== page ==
Recently, Marilisa Allegrini came to town and we tasted a range of her wines; made to a very high standard, they’re always a considerable pleasure, but there was a twist this time, literally. After years of testing, Allegrini have decided to bottle some of their wines under screwcaps, not only to avoid the problems of corked wines, but also because they believe the wines taste better, fresher and more lively.
The problem has been that the often obtuse Italian regulations for DOC wines forbid screwcaps. After arguing the point for a while and getting nowhere, Allegrini simply gave up and scrapped the “Classico” designation for screwcapped wines. We tasted three identical wines, bottled under both corks and screwcaps: Valpolicella 2007, and two from a new joint venture in Tuscany, Poggio al Tesoro Vermentino “Solosole” 2007, and Poggio al Tesoro “Mediterra” 2006 (an IGT blend of Syrah, Cabernet Franc, and Cabernet Sauvignon). In each case, the screwcapped wine was more vibrant—and the point was well made.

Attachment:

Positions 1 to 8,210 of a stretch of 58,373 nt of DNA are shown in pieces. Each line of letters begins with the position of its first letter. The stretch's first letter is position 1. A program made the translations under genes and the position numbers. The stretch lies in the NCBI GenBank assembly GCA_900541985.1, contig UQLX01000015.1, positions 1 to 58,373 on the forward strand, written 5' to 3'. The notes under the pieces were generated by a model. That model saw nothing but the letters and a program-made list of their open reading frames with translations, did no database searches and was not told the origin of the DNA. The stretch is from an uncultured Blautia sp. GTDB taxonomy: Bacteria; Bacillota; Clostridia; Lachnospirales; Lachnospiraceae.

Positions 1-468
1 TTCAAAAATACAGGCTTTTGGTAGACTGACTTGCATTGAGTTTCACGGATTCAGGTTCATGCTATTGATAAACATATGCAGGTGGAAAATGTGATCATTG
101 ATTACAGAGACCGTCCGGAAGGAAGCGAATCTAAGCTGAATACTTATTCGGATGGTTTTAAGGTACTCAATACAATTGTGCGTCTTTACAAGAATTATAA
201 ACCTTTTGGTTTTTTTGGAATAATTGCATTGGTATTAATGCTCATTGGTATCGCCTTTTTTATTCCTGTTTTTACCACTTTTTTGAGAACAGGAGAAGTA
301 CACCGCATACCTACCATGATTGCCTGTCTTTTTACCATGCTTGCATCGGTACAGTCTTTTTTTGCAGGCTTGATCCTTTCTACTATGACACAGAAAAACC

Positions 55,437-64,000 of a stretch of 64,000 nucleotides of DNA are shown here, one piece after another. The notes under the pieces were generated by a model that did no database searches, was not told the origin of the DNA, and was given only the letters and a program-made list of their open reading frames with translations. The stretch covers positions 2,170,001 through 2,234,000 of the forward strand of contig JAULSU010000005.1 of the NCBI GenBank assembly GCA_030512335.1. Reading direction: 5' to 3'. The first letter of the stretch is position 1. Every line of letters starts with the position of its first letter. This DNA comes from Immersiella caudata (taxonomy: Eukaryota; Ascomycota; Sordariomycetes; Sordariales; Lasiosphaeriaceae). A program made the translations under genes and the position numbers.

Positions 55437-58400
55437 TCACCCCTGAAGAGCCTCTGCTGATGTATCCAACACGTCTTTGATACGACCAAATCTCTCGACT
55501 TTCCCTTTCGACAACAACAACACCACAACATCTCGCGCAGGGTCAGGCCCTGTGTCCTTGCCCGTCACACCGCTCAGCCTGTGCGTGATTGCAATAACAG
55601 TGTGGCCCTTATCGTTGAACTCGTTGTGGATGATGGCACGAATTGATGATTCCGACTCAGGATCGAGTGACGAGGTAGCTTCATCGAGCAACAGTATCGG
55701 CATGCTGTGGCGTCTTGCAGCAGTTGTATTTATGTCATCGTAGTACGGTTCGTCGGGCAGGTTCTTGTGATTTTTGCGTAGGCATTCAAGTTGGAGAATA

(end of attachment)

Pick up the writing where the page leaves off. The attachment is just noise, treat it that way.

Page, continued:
Now, they’ve got company. Pieropan, which was the first bottler of Soave 80 years ago, has also discarded the Classico designation and gone to screwcap—“to improve the quality and capture the character better,” declared Nino Pieropan; the lovely 2008 bears him out. Paolo di Marchi has also released some of his justly popular Cepparello (vintage 2005) under screwcaps, and it’s even more aromatic and elegant than ever. Livio Felluga has also come aboard, with Sharis 2008. I was never a great fan of this Chardonnay-Ribolla Gialla blend, which sometimes seemed to lack distinctive character; that’s changed now, with a nice aspect of white peach emerging, carried along through a persistent, firm finish. (The Ribolla Gialla is barrel-fermented). It’s a superb wine. Let’s hope this is the beginning of a trend.
Update: Lustau, one of Spain's most distinguished Sherry producers, has introduced screwcaps for its Finos and Manzanillas.